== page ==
Tuesday, January 17, 2012

2012 Intention: Friendship

"Friends are like...the icing on the cupcake of life, the hot fudge on the sundae, the whipped cream on the hot chocolate!" (me, after one two many glasses of wine circa 2010).

[I was going to incorporate this into my "Self" post, but it seemed a big enough topic to tackle on its own. Thus, you will have to suffer through one more (really, this is the last one!) "Intention".]

When I sit back and survey my life---what I've got, what I'm aiming for, and what is missing---the one area I find sorely lacking is friendship. One of the suckiest things I've noticed about my transition to "adulthood" is the waning presence of friends in my life. I know this is not universal, but it seems fairly common. In many ways, it's my fault entirely. As I added new priorities to my life, something had to give. I just didn't always have the time or energy for long catch-up calls with distant friends, and it was (and IS) hard to orchestrate outings and activities that would help me make or grow closer to local pals. I figured it was an organic part of life, but I didn't realize how much I miss and need the companionship and support of a truly close friend.

Whether its giggling incomprehensibly over an inside joke, or talking--really talking--about the deep & dark, there is nothing as satisfying and comforting as time with a real "kindred spirit". Yes, in many ways G is my best friend. I want to talk to him about things, and I enjoy his company tremendously (duh!). But we have many different interests and truly distinct ways of thinking---there are some things I want to discuss or do that he has absolutely zero interest in (and vice versa). I think it is beneficial--even crucial--to a marriage for both parties to have other people to talk to and hang out with, so that the burden for companionship isn't solely on the spouse. (and someone to turn to when your troubles happen to be ABOUT your spouse!)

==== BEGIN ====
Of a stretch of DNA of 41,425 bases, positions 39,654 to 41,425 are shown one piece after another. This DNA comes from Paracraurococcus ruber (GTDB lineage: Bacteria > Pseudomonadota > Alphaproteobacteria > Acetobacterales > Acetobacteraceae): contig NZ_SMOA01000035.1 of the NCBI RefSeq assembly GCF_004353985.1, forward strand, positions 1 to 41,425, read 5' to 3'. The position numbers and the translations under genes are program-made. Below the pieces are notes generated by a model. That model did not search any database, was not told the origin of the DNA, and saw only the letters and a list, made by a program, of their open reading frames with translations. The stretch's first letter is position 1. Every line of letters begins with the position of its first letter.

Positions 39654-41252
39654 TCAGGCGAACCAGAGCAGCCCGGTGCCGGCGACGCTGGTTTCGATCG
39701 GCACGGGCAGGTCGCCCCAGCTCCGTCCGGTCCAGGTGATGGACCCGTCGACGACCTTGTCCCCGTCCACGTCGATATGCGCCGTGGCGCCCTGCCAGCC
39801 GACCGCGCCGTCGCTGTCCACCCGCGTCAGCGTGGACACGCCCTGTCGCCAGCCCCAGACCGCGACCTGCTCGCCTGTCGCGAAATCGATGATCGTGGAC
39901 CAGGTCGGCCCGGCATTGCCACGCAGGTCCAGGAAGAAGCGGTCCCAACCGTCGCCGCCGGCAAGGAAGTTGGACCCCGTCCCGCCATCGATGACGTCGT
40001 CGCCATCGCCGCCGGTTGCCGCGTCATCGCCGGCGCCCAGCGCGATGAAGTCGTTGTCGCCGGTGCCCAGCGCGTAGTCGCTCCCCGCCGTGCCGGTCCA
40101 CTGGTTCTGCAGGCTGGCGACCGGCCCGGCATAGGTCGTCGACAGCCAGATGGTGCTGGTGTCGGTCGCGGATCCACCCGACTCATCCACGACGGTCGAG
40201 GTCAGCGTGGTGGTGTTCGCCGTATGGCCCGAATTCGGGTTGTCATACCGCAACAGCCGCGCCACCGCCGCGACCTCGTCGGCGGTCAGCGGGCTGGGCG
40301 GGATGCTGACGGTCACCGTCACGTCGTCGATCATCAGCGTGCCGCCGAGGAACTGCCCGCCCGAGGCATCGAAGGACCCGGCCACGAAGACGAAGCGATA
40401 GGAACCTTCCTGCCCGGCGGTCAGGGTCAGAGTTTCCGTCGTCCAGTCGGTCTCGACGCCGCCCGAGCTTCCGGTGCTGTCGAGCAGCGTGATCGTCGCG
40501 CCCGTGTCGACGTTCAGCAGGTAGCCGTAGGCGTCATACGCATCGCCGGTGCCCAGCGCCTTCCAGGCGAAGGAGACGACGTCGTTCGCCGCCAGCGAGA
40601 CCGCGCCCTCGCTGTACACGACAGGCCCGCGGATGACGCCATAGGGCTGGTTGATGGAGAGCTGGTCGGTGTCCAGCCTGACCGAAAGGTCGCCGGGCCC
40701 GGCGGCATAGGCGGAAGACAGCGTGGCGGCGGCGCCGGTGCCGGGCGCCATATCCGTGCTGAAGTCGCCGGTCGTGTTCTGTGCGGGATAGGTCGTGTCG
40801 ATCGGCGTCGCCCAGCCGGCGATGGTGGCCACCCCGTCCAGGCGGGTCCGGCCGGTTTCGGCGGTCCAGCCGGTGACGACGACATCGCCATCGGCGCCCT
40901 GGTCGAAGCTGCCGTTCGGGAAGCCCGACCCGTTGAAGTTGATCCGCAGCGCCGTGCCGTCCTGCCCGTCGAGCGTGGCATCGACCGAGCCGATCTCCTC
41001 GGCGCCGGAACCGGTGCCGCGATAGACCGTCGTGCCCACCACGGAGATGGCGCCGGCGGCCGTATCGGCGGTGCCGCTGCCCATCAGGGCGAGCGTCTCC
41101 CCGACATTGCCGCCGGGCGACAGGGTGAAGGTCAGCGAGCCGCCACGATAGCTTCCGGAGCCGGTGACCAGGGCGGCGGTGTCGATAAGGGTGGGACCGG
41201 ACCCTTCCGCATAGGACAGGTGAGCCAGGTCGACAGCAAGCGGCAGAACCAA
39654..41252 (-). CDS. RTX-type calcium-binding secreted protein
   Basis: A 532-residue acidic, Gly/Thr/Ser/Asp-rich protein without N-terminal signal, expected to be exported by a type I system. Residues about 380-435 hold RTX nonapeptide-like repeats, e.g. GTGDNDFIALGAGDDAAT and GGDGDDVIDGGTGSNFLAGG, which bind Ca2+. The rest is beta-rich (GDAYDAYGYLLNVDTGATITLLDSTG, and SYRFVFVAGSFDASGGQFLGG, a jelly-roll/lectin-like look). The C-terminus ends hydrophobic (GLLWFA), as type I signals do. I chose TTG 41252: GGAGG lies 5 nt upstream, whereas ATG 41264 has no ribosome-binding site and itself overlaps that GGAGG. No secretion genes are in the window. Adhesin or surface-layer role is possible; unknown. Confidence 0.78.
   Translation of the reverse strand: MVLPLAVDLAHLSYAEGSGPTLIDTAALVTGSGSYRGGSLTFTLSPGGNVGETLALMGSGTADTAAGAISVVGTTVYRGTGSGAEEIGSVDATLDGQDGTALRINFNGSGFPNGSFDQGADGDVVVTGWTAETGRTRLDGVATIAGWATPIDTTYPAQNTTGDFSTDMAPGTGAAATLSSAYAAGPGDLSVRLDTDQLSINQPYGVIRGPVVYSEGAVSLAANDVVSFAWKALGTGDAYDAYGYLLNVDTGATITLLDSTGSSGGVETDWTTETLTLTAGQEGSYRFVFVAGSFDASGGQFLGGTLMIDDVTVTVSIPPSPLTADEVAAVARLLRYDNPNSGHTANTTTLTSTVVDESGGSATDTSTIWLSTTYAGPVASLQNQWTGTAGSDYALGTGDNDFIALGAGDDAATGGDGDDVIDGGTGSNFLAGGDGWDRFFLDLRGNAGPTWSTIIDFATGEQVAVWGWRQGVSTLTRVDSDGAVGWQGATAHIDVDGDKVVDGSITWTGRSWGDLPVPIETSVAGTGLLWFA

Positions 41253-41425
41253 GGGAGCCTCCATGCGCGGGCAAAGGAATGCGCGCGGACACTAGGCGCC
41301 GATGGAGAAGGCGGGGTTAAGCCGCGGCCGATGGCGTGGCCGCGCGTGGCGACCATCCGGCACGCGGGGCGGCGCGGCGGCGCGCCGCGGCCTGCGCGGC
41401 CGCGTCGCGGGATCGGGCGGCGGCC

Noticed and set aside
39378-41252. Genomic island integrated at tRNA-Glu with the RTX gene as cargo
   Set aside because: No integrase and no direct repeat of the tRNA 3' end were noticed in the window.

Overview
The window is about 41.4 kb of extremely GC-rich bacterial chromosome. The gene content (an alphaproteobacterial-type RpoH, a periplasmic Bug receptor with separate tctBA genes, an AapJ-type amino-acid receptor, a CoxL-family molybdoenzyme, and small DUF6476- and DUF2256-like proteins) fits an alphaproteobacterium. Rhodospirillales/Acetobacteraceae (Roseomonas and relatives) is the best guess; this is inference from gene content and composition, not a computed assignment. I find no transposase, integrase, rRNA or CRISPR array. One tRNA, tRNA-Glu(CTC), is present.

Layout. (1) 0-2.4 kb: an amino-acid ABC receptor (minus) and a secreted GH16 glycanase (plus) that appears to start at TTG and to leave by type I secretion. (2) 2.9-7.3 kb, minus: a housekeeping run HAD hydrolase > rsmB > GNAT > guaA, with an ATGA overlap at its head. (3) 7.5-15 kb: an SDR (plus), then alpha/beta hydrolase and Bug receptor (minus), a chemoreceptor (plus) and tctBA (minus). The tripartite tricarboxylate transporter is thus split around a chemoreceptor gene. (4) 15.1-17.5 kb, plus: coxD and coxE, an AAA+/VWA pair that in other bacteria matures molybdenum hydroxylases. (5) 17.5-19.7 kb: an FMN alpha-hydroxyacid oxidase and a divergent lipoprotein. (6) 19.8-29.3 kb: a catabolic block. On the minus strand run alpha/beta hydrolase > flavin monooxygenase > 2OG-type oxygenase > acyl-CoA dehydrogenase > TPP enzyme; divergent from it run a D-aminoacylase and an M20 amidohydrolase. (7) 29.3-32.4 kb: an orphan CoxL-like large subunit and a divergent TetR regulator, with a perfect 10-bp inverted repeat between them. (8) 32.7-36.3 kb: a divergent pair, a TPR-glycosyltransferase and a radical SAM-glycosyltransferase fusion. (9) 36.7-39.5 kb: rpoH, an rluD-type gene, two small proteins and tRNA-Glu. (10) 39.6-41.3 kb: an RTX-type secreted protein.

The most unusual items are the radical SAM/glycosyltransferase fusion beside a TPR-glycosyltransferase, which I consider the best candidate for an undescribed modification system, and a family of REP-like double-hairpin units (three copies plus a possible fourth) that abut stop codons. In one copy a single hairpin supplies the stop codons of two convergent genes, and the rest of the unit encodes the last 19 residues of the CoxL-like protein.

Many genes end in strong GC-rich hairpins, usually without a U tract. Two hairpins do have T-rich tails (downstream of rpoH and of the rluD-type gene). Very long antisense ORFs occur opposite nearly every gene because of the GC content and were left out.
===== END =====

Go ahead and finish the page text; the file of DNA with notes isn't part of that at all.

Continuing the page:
There have been many times over the past few years that I've craved an evening of wine & gossip or wished for a shopping companion on a Sunday afternoon. It's not that I have no friends---I have a few really close friends from work (but we don't hang out much on the weekends due to geography and circumstances) and G & I have some couple friends that we occasionally meet for a meal or drinks. But I don't have a best friend, and I could certainly use more friends.